Strong men and women tested their chain saw and arm-wrestling skills Saturday at Escalante Days and Nights in Dolores.
A large crowd turned out at Flander’s Park under sunny skies to watch and cheer on the friendly competitions. Play-by-play commentary was provided by DJ Ray McDonnell of Dolores radio station KKDC D’Crow.
“It looks like about 1,000 people in the park,” said Dolores Chamber Director Susan Lisak, event organizer.
In the women’s chain saw competition, Debbie Valerio took first place with a time of 25.2 seconds. Carmelita Payte was second with 1:04, and Kristine Ettma was third with 2 minutes.
Valerio has been running the chain saw and arm-wrestling competition for the past 37 years, and has won it more than a dozen times.
“I’ve worked with chain saws my whole life, I’m not scared of them,” she said. “The trick is to let the chain saw do the work, don’t try and force it too much. On the upper cut, get your center of gravity low to counter the buck.”
In the men’s small saw 72 cc and under, the Ragland family dominated, with Bill Ragland taking first with a time of 16.78 seconds. Doug Ragland Sr. was second with 21.98, and Doug Ragland Jr. was third with 23.62.
“I’m proud to be here with my family, it’s a real thrill. The key is knowing how to sharpen your saw,” said Bill Ragland, age 91. He still holds the record of 8.1 seconds.
Bill took the big saw honors as well, winning with a time of 14.4 seconds. Harold Ragland was second with 22.37, and Doug Ragland was a close third with 22.69.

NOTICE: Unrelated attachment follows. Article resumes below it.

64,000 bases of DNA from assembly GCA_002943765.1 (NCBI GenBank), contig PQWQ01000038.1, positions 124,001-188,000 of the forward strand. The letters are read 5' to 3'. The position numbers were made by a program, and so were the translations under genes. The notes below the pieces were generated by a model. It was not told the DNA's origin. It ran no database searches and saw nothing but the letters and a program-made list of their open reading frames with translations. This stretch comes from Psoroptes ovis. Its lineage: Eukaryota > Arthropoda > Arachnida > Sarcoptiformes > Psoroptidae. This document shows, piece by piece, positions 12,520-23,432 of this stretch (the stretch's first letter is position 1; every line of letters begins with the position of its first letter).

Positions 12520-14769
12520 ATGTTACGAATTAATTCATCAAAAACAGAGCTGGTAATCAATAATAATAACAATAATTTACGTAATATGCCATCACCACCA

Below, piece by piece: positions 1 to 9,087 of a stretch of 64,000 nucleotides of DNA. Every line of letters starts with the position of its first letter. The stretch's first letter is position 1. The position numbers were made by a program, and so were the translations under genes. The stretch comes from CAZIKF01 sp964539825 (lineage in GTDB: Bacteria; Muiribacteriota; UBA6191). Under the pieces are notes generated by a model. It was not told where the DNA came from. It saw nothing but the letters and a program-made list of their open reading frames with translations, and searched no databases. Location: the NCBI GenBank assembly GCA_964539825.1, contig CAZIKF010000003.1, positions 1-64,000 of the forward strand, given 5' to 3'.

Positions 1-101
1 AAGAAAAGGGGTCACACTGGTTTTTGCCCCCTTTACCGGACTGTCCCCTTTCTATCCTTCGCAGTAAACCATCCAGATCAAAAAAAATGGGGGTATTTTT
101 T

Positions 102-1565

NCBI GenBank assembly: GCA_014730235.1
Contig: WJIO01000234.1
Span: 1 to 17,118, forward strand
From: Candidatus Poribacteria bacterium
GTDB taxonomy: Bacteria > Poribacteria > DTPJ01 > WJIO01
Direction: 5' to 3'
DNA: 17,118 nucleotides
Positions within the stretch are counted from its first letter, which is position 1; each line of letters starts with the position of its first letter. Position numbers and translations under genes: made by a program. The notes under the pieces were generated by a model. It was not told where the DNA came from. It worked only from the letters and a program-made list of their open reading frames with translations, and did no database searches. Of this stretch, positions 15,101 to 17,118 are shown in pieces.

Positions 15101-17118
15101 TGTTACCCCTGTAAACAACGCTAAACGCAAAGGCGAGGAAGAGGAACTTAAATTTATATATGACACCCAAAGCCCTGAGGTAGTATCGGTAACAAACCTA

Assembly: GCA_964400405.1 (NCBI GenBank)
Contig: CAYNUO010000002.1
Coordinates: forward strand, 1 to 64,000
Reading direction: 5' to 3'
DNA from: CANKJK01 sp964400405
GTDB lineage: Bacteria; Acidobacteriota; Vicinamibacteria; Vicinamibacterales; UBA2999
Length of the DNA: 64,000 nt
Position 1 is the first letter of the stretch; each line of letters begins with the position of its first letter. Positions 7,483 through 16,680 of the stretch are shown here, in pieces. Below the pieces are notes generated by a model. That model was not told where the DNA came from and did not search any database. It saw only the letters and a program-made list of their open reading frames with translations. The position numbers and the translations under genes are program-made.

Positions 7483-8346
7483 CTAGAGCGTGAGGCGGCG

Competitor Terry Rose enjoys the camaraderie among local loggers who come out for the event that honors Dolores history.
“It’s fun to get together. We’re the last loggers left in the area. In the ’60s and ’70s, there were 45 logging crews around here; now there are just a handful. The reason is not enough mills. Don’t know why, there is plenty of thinning that needs to be done in the forests around here.”
The arm wrestling saw some lively competition, fueled by an enthusiastic crowd and cups of beer from the Snaggletooth Bar.
Just two women competed, friends Genevieve Sparks and Maggie Rodriguez, with Sparks taking the win in two rounds.
“It feels great. I’d never done it before,” Sparks said.
She credits her strength to working in construction and driving a semitrailer.
In the men’s lightweight bracket, Mark Kibel of Cortez took the win. He used to compete a lot in Silverton back in the day, he said.
“It is more technique than all strength. I get the jump, wait for the other guy to breath, then go for the win.”
In the heavyweight bracket, Jordan Johnson defended his title again. He has won the event the past four years. Robert Freeman was second, and Cole Veach was third.
Johnson’s strategy is “sheer strength, go hard the whole time.”
Other events included a parade, watermelon-eating contest, water balloon fight, kid bike giveaway, vendors, softball tournament, 5K run and street dance with Bentley Monk.
The night session of the festival took place on the Dolores River Brewery patio and included a comedy show by Andy Mathews, and two bands. YLC played folk jazz, and Super Group performed a self-applied “nitro twang” style.